The New York Times Sunday Review had an article this week linking autism with the hygiene hypothesis. Written by Moises Velasquez-Manoff, the piece is part of the Times' opinion coverage, not reported news. It was also one of those sort of stories that comes across as highly persuasive ... until you start looking at the details. About halfway through reading it yesterday, it occurred to me that Velasquez-Manoff was making a lot of big statements—"perhaps 1/3 of autism, and very likely more, looks like a type of inflammatory disease", for example—without citing the sources to back those statements up.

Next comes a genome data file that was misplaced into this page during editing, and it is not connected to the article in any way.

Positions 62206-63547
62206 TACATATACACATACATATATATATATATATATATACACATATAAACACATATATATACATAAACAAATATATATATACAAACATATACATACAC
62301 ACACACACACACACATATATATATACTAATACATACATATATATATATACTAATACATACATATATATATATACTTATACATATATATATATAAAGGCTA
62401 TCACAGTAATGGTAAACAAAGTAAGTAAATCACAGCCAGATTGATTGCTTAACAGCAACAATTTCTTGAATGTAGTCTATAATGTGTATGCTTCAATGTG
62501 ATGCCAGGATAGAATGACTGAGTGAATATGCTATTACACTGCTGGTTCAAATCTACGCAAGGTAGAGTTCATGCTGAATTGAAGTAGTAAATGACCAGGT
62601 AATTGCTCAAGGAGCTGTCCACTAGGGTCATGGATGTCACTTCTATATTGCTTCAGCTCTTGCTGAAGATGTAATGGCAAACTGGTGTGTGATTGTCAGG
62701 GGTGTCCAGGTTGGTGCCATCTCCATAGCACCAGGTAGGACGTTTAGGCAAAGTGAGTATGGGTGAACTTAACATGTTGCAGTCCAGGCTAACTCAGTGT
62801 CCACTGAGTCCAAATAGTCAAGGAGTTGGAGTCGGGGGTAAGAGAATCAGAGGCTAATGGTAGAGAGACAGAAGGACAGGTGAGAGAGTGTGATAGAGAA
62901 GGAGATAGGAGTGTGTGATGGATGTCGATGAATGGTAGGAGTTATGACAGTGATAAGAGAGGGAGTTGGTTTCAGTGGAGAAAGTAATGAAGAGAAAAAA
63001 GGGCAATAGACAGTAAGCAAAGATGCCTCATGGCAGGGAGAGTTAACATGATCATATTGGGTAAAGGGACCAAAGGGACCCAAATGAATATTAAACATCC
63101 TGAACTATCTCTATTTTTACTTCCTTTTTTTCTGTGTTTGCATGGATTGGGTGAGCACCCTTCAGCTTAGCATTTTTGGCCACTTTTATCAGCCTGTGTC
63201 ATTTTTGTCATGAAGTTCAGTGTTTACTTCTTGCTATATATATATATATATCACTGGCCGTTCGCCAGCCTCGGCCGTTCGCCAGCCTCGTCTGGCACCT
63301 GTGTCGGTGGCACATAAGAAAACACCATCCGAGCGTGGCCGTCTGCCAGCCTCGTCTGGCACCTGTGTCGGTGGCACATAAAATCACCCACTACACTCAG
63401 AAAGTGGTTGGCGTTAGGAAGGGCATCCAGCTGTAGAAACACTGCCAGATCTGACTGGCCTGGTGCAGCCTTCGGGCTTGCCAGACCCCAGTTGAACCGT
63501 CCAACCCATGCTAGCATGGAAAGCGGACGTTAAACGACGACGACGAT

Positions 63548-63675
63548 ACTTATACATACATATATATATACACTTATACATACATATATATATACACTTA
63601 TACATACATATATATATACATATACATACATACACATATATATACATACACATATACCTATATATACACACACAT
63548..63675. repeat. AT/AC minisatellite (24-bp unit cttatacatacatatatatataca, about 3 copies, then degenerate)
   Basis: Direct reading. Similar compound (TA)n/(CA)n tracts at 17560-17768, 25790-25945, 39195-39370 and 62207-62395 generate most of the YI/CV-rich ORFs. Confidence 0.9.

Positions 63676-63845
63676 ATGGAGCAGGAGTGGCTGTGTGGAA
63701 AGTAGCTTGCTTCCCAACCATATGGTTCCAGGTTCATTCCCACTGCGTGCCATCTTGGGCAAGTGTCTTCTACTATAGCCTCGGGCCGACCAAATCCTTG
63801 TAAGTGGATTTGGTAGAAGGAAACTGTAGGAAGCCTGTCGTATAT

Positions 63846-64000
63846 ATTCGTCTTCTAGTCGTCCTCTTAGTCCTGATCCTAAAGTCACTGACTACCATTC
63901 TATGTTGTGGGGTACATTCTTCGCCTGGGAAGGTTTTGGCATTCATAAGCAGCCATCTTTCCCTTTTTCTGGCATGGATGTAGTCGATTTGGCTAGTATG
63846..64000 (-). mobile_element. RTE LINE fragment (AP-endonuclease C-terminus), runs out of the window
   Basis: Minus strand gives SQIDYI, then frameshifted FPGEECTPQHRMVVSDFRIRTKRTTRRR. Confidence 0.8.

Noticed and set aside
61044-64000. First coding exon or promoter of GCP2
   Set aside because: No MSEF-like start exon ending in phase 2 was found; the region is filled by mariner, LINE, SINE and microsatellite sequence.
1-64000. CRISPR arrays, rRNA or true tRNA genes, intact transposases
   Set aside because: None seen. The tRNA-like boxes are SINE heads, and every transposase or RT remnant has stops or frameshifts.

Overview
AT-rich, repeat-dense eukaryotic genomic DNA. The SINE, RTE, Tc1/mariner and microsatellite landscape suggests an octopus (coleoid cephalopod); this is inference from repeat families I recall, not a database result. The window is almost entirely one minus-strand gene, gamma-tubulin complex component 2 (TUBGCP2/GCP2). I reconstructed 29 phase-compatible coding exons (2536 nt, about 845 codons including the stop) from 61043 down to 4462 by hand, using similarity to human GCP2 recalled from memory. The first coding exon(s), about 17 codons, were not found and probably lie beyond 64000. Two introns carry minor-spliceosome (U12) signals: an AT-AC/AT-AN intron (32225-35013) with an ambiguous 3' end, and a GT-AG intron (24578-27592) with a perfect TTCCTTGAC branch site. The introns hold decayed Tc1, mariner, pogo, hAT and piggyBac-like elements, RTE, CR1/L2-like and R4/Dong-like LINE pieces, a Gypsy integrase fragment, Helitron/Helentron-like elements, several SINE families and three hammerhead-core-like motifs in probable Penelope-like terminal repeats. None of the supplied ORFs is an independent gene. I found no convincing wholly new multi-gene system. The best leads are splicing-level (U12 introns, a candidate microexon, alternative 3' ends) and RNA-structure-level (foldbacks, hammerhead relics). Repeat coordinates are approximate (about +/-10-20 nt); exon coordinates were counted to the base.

That's easy to do when you're writing a relatively short article summarizing the contents of a much bigger book, as Velasquez-Manoff seems to be doing here. But the problems go deeper than that, according to biologist and science writer Emily Willingham. In a must-read blog post, she goes through the NYT piece and points out many flaws in argument and detail. The main problem, though, is a pretty simple one: Moises Velasquez-Manoff presents what seems to be a largely speculative hypothesis as sure-fire truth. To make that case as persuasive as it is, he leaves out lots of evidence that doesn't match up with his thesis. Read the rest